The design-centric City Club Apartments has 294 units. <span class='image-credits'>Provided</span>

Home again: Downtown Tour of Living returns

Just over a half-century ago, Petula Clark had a hit song called “Downtown,” whose ending stanza was, “everything’s waiting for you” there. Alas, for several decades after the release of the tune, that sentiment rang hollow, as suburbs flourished and many Central Business Districts (CBDs) became ghost towns after office hours.

 

But that has changed in recent years, as a residential renaissance (accompanied by a resurgence of such amenities as eateries, entertainment, and shopping) has taken hold in the cores of numerous metropolises, including Cincinnati. Helping drive that trend: Millennials who want to be close to work and play, and empty-nester baby boomers looking to downsize and put the mower into mothballs.

 

Some numbers compiled by Downtown Cincinnati Inc. (DCI) help tell the tale locally. From 2016–2018, 1,169 new residential units were completed in the CBD, with another 544 such units under construction. The occupancy of the existing units has remained high, at 93 percent.

 

All this helps explain why the Downtown Tour of Living is back, after a 10-year hiatus. The self-guided tour takes place Saturday, Oct. 13, from noon to 5 p.m., and will feature the following apartment and condo buildings:

• AT580, 580 Walnut Street

• City Club Apartments, 309 Vine Street

• Crane Factory Flats, 824 Broadway Street

• Current at the Banks, 121 East Freedom Way

• East 8 Lofts, 325 East Eighth Street

• Eight One Three, 813 Broadway

• Encore Urban Living, 716 Sycamore Street

• Gramercy on Garfield, 135 Garfield Place at Piatt Park

• The Lofts at Shillito Place, 107 Shillito Place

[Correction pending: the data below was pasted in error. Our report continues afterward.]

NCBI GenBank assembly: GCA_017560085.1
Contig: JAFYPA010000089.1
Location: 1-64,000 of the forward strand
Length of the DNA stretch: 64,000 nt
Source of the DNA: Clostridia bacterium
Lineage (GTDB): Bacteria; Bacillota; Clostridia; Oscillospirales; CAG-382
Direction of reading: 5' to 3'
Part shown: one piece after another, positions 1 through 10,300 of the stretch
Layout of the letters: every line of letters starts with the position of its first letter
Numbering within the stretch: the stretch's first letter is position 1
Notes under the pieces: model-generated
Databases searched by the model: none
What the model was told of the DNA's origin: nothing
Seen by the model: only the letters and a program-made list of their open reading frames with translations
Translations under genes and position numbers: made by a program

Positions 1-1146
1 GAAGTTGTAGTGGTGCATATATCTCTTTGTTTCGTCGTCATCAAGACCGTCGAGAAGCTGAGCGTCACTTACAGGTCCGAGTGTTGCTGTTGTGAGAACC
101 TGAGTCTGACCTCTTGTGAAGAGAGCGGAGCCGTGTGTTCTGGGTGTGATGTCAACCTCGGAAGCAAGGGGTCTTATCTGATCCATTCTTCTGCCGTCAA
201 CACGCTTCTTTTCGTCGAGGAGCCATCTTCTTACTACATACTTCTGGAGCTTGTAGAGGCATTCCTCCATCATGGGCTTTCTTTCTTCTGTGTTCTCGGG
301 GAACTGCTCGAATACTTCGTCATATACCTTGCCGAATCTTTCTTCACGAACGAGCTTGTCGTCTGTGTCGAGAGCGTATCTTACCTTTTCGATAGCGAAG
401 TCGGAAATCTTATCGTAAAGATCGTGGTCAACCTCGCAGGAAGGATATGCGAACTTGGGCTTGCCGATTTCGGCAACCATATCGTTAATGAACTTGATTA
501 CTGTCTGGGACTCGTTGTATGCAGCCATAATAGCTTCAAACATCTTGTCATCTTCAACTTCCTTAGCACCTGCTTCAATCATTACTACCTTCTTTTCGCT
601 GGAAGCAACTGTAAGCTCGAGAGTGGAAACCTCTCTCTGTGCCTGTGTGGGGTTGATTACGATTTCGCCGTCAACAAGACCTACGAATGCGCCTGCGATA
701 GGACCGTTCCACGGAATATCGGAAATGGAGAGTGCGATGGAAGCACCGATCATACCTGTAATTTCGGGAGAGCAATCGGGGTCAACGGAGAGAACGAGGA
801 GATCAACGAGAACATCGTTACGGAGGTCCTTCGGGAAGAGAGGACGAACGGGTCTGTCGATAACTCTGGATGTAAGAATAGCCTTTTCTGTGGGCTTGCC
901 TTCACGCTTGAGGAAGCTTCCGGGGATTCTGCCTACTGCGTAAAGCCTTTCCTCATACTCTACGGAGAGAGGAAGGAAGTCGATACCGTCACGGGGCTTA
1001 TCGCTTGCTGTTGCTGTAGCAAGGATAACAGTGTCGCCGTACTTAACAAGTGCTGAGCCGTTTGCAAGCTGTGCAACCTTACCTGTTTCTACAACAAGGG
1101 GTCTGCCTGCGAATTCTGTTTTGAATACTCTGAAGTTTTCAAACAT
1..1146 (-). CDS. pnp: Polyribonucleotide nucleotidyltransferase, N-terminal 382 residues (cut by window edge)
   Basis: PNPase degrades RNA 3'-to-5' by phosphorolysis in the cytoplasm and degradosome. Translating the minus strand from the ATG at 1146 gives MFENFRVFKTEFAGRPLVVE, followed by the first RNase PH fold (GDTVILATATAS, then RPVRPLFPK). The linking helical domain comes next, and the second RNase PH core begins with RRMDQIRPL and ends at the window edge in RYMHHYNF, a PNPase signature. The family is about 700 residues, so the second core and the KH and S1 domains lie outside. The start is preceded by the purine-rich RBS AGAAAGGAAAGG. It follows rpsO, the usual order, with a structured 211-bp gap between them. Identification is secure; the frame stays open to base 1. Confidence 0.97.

• Radius at The Banks, 44 West Freedom Way

• Renaissance Apartments at the Power Building, 224 East Eighth Street

• The Reserve at Fourth & Race, 105 West Fourth Street

• Seven at Broadway, 345 East Seventh Street

• Sycamore Place Lofts, 634 Sycamore Street

Those complexes are a mixture of longer-established projects, such as Renaissance at the Power Building, Shillito Lofts, and The Gramercy, as well as several notable “new kids on the block.” Here’s the scoop on four of the latter projects:

 

City Club Apartments

Taking a page from the design-centric focus of boutique hotels, this 294-unit project features an opulent look in both its public spaces and residences. Housed in an 11-story office building that originally opened in 1928 as an annex to the PNC Tower at 4th and Vine Streets, this $67 million development — by City Club Apartments, an operator of about two dozen complexes throughout the Midwest — offers 50 distinct floor plans with hardwood and ceramic floors, 10- to 18- foot ceilings, European-style kitchens and three different finish packages. Its on-site amenities include an indoor/outdoor pool (featuring a glass garage door that can be opened when the weather is warmer), fire pit, Zen garden, and rooftop restaurant and bar.



"Like all of our developments, the City Club Apartments in Cincinnati were built on a foundation of five guiding principles -- customer centric; design driven; unparalleled amenities and services; green and social responsibility; and advanced technologies," says Jonathan Holtzman, co-founder, chairman and CEO of City Club Apartments LLC, which has offices in Detroit, Chicago and Toronto. "City Club Apartments reflect the design and service of the world’s finest boutique and five star hotels, and are the epitome of distinctive urban apartment living."



The project’s design team includes three firms that have worked on a variety of high-profile downtown living projects nationwide: BKV Group, Damon Farber Associates, and Village Green Interiors. Those firms intermixed the building’s state-of-the-art features with a variety of elements that harken back to its founding era, including a restored gold leaf ceiling in its main entrance, art deco lighting fixtures, and black and white ceramic tiling.

Residents of the Crane Factory Flats enjoy upscale amenities and high-end communal spaces.Crane Factory Flats

This 104-year-old building first housed the Crane Hawley Factory, a maker of plumbing fixtures, and then the Hamilton County Board of Elections before its recent move to Norwood. It’s now home to 69 rental units with open-concept floor plans offering wood plank-style vinyl floors, loft ceilings, custom closets, quartz countertops, stainless-steel appliances, and ceramic-tiled showers. Serving as architect for the project was GBBN, and its designer was Meg Keim Interiors.